Scope of Eugenics – Call for Submission – extended until March 1, 2015

The Scope of Eugenics
Call for Submissions

Eugenics Archives (eugenicsarchive.ca) is pleased to announce a four-day workshop at the Banff Centre, May 22nd-25th, 2015, in Banff, Alberta. To acknowledge the significant contributions made by students to the Living Archives on Eugenics in Western Canada project over the past four years, we invite submissions from early career scholars—students and those within three years of completing their doctorates—from any discipline on topics related to eugenics and its contemporary significance.

Submissions should consist of a single document that includes a (i) summary abstract (<150 words), (ii) longer description (<750 words) outlining the presentation and explaining the relevance of the topic to eugenics, (iii) short biographical statement (<100 words), and (iv) CV. Possible topics include, but are in no way restricted to, the following :

Apologies to eugenics survivors Child welfare
Collective memory Human diversity
Nationalism Quality of life
Queer sexuality Roma peoples
Schizophrenia World Health Organization
Whiteness Particular Countries / Geographic Regions

The project director is happy to provide feedback to potential participants on these and other suggestions (e.g., on particular countries or regions of the world). Participants are expected to attend the whole workshop and to contribute a short article to eugenicsarchive.ca, ideally based on their presentation, within one month of the workshop. Articles accessible via the Encyc or Around the World modules at the site indicate the type of article we have in mind.

Accommodation and meals for all workshop participants will be covered by Eugenics Archives. Participants will also be notified upon acceptance if we are able to cover in full, or contribute to in part, additional travel expenses. The workshop will allow for substantial opportunities to enjoy the Banff surrounds and will encourage networking, mentoring, and informal discussion between junior scholars interested in eugenics and Eugenics Archives team members.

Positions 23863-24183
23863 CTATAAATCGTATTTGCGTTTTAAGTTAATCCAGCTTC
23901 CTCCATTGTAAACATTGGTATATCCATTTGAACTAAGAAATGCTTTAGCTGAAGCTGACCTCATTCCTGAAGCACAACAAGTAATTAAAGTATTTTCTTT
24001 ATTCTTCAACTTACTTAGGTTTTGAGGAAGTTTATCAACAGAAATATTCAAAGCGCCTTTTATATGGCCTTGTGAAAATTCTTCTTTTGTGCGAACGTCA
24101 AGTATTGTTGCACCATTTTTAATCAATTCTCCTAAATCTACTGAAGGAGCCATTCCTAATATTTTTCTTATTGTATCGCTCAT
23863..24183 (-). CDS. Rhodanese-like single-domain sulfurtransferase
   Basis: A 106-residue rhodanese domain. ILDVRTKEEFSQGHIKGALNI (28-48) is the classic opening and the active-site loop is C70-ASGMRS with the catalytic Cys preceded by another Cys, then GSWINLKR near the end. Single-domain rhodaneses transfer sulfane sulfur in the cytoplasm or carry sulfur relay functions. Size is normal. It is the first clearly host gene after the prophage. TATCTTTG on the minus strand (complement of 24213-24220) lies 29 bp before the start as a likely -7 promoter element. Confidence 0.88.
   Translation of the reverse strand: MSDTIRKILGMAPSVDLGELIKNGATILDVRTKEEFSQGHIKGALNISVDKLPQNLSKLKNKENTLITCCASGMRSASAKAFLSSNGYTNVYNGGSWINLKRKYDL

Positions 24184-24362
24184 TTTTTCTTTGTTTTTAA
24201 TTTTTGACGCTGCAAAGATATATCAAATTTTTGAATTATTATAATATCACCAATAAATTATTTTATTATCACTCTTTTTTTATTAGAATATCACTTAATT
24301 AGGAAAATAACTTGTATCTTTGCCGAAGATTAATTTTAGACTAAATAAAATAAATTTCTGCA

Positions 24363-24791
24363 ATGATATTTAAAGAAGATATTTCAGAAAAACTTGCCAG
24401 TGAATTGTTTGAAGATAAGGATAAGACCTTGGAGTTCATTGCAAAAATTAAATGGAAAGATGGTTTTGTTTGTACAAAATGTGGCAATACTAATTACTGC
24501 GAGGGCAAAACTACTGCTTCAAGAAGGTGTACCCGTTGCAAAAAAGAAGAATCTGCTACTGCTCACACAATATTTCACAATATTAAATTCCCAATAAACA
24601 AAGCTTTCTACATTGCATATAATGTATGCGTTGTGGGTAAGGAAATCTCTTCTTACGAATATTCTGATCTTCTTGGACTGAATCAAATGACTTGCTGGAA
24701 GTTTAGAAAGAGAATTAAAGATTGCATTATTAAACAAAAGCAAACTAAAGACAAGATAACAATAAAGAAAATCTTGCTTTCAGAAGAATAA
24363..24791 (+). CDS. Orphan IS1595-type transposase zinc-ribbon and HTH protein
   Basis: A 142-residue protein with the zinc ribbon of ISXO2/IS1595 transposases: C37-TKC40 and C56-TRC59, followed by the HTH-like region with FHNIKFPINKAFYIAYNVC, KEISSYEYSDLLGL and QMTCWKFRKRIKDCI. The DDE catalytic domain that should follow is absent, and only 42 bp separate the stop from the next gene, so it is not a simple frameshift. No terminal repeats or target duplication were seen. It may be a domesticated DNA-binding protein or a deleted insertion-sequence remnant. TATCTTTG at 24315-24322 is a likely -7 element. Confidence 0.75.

Scope of Eugenics Poster with Mountains
Deadline for submissions : February 15th, 2015 EXTENDED to March 1, 2015 Acceptances : March 15th, 2015

Questions and submissions to the project director, Professor Rob Wilson : scopeofeugenics@gmail.com

Website: https://scopeofeugenics.wordpress.com/

Hosted by the Living Archives on Eugenics in Western Canada logo1.jpg

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CBC News – Disability Matters

The Canadian Broadcasting Corporation (CBC) ran a monthly column focusing on disability issues in 2005 & 2006. The series rotated between three disabled Canadians–Anna Quon (Nova Scotia), Ed Smith (Newfoundland), and Hélèna Katz (Montreal)–and was intended to focus in on their experiences and reflections as such. The column concluded in August 2006, but the stories and comments remain relevant and thought provoking. A complete list of the columns follows. I especially recommend Imagine a Disability You Can’t See and The Beautiful Kindness in People.

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Can we ditch the fatty anorexics but save our own stupid selves?

Support For People With Eating Disorders - Anorexi Bulimi Kontakt

Support For People With Eating Disorders - Anorexi Bulimi Kontakt CLICK TO SEE VIDEO